Comparative ethnology is the practice of comparing and contrasting the features of large samples of human societies. Also known as cross-cultural analysis, it has a long association with archaeology. For example, the pioneering archaeologist Augustus Pitt Rivers was also an exponent of comparative ethnology. Similarly, the career-capping book of the most influential archaeologist of the second half of the 20th century, Lewis Binford, is a work of comparative ethnology. However, comparative ethnology has never been considered a key archaeological tool. In this talk, I will argue that it should be. Drawing on my own work and that of colleagues, I will show that there are both theoretical and practical reasons for archaeologists to enthusiastically embrace comparative ethnology. Adding it to the techniques that we expect archaeology undergraduate students to know will enable the discipline to make faster progress with the task of making sense of the patterns in the archaeological record.

Sentient seascapes: the archaeology of ritual engagements with the marine realm

11 August 2017

Professor Ian J McNiven, Monash University

There is an old saying in archaeology that if you find something that is behaviourally odd or out-of-the-ordinary then label it ritual. Yet for Australian Indigenous societies, ritual practices, especially those of a socio-religious nature, are anything but out-of-the-ordinary. 

Ritual practices are fundamental to how Aboriginal peoples and Torres Strait Islanders direct their lives and relate to each other, to the spiritual realm, and to the broader world. As such, understanding the nature and long-term development of past rituals and ceremonial practices provides enormous scope for archaeologists to create historical narratives that express human and spiritual agency and intentionality that resonate with Indigenous worldviews.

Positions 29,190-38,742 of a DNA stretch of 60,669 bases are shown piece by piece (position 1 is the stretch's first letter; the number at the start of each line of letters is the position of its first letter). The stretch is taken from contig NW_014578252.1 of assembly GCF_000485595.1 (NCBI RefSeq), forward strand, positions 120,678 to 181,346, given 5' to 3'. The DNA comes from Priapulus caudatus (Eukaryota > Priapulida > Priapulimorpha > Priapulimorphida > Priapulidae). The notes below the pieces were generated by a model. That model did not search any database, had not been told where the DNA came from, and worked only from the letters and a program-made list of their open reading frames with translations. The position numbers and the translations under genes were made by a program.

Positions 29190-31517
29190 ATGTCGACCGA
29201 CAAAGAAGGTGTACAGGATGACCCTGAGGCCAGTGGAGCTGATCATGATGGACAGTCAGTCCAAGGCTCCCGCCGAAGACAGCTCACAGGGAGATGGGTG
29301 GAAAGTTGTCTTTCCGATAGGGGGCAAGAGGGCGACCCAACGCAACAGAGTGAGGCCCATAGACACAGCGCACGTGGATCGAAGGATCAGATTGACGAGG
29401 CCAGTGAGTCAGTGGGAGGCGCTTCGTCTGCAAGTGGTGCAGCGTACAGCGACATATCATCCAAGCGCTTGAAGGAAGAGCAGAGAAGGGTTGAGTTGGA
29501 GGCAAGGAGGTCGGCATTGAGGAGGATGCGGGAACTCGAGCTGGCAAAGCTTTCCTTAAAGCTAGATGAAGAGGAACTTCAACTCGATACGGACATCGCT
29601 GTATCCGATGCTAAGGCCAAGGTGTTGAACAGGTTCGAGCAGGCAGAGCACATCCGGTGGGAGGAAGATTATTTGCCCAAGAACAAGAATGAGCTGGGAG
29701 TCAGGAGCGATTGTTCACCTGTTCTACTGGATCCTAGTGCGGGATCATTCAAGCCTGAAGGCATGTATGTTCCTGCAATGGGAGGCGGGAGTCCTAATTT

In this paper, I explore the history of Torres Strait Islander ritual practices over the past 1000 years from an ethnographically informed archaeological perspective. We will start with the materiality of ritual practices as known ethnographically through historical texts, museum objects, and contemporary Islander views. Critically, many ritual practices also involved shrines comprising objects such as shells, bones, artefacts, and stone figures that can be studied archaeologically and radiocarbon dated. Results reveal successive use of shrines expressed through constant additions of objects over hundreds of years. 

These chronologies not only define the temporal limits of ethnographically known practices back in time, but also position shrines as historically dynamic and ever-emergent works-in-progress. The ever-changing materiality of shrines was an expression of ritual constancy and historical continuity in the socio-religious lives of Torres Strait Islanders.

Environmental conservation and archaeology

8 August 2016

Dr Steve Wolverton, University of North Texas 

Archaeologists contribute data and perspectives to conservation biology, restoration ecology and environmental science. Although zooarchaeology, and to a lesser extent archaeobotany, have led the way, what archaeology truly has to offer stems from the unique nature of the discipline. Archaeology is the only field of study that offers a long-term record of human-environmental interactions. There are two major contributions that archaeologists provide conservationists, one philosophical and one empirical. The value of archaeology in environmental conservation is easily demonstrated through exemplary case studies.

Banner image: Aboriginal rock art at Yankee Hat in Namadgi National Park, ACT. Photo by James Flexner.

Department Chair

Professor Alison Betts